Jumoke Academy and its parent organization, FUSE, are under fire as questions arise about the background and qualification of the charter school management group's CEO, Michael Sharpe.
A Connecticut Board of Education is bringing in a special investigator to comb through operations of Jumoke Academy and its parent organization, Family Urban Schools of Excellence (FUSE).
State Education Commissioner Stefan Pryor says that investigator will be Hartford attorney Frederick Dorsey of Kainen, Escalera & Mchale, P.C.
The moves come as questions swirl around the background and qualifications Michael Sharpe. Sharpe became the CEO of Jumoke in 2003 and then the CEO of FUSE in 2012.
He was recently terminated when it was revealed he never completed his doctorate studies, although he has gone by “Dr. Sharpe” for years.
Today, Pryor announced new administrative actions to prevent such problems going forward. According to Pryor, the department will now require charter schools and charter management organizations to conduct background checks on all employees.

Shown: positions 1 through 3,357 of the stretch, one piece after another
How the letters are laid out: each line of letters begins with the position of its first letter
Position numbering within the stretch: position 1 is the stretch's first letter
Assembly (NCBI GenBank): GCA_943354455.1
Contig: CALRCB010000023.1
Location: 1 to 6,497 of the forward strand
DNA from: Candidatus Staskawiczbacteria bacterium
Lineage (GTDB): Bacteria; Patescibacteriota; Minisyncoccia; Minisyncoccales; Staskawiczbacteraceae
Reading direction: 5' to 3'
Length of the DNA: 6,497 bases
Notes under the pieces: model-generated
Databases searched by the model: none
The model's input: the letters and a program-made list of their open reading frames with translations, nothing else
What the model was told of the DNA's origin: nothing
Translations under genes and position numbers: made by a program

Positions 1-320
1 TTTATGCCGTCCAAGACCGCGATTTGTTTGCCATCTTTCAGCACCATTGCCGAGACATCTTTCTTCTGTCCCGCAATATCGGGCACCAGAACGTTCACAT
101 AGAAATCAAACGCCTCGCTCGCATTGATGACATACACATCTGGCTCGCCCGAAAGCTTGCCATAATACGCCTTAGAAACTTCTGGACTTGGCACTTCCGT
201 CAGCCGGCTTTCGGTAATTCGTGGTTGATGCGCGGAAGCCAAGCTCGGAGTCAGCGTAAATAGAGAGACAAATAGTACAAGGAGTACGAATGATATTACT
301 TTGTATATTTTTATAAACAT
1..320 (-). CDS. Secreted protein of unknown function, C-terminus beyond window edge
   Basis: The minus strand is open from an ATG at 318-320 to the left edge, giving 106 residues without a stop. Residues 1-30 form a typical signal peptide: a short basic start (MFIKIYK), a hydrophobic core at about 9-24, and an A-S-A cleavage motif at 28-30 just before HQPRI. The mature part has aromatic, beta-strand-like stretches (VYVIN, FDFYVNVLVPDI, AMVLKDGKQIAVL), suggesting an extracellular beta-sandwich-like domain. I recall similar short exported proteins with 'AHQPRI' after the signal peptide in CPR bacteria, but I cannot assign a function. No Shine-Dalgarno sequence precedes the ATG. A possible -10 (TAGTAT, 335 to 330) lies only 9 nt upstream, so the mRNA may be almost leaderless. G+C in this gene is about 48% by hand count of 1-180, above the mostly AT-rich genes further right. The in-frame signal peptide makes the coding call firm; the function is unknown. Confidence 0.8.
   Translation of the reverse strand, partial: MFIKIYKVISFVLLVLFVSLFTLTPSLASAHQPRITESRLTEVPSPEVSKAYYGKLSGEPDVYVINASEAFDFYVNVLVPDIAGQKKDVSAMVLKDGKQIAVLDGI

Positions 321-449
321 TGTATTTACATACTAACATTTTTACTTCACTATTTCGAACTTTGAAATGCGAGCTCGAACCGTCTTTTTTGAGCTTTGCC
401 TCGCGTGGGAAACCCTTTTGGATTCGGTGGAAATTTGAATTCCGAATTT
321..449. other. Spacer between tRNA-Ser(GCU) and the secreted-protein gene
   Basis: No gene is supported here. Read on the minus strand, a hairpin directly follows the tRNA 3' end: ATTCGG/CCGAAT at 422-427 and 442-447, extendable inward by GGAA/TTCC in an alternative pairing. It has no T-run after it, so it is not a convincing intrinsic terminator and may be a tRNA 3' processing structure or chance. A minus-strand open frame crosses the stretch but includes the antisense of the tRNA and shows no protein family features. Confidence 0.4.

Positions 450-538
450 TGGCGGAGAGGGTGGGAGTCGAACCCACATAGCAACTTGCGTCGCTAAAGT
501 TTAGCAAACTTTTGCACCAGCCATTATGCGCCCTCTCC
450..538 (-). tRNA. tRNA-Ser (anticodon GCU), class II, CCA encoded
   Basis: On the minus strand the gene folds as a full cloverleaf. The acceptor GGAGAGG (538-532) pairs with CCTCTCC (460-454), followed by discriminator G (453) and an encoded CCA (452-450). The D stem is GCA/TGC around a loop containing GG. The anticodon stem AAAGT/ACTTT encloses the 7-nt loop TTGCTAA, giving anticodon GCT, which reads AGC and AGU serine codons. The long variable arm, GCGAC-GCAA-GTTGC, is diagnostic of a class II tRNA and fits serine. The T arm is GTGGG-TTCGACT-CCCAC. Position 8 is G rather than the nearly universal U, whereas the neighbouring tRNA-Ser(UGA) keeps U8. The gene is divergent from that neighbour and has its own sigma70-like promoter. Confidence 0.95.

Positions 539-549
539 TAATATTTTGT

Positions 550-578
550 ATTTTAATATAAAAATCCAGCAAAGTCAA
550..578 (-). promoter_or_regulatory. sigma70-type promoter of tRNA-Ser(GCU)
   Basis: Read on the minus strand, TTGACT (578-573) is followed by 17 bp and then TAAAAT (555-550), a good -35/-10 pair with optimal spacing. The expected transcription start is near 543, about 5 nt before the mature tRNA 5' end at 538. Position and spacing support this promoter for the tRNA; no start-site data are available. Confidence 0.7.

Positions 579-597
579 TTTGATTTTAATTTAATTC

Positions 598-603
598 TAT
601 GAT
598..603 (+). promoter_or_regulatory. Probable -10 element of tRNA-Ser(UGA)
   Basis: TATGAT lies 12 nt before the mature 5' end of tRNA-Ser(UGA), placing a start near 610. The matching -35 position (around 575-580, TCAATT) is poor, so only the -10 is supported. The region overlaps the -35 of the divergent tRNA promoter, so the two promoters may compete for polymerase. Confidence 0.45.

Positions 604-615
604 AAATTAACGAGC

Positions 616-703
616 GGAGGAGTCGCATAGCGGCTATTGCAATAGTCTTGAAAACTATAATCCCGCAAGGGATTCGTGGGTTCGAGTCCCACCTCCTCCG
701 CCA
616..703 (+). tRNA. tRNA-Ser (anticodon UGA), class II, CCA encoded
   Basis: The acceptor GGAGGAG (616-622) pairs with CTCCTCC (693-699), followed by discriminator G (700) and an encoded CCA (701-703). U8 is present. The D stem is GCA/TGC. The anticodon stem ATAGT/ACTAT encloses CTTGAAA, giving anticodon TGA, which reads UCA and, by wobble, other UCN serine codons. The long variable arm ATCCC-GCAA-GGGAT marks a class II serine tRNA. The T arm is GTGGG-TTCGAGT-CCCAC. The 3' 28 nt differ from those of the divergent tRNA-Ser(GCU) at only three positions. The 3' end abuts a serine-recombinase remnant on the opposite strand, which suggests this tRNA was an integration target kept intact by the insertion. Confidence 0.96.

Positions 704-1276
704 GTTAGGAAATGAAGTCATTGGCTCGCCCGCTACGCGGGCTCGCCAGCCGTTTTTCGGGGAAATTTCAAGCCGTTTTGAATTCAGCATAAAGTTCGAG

“We are clarifying that point and that will be effective immediately,” said Pryor.
Beyond Sharpe, there are other serious concerns about FUSE and Jumoke. The commissioner says the unsolved questions include but are not limited to:
“There are potential issues that we see signs of. That is why we are initiating this investigation,” said Pryor.
According to the commissioner, Dorsey’s investigation will cover the finances, governance and operations or FUSE and Jumoke. It will require interviews, as well as collaboration with the CSDE’s Office of Internal Audit in relation to the audit of Jumoke already being conducted.
There is no exact timeline for the investigation, but Pryor estimates that the first phase alone will “likely require a month.”
“It is important that we have answers within that month long period because the reopening of school is just around the corner.”
Over the course of the investigation, the commissioner will determine whether or not to place Jumoke on probation. If that happens, the Jumoke must file a corrective action plan with the CSDE and interim reports describing the plans implementation.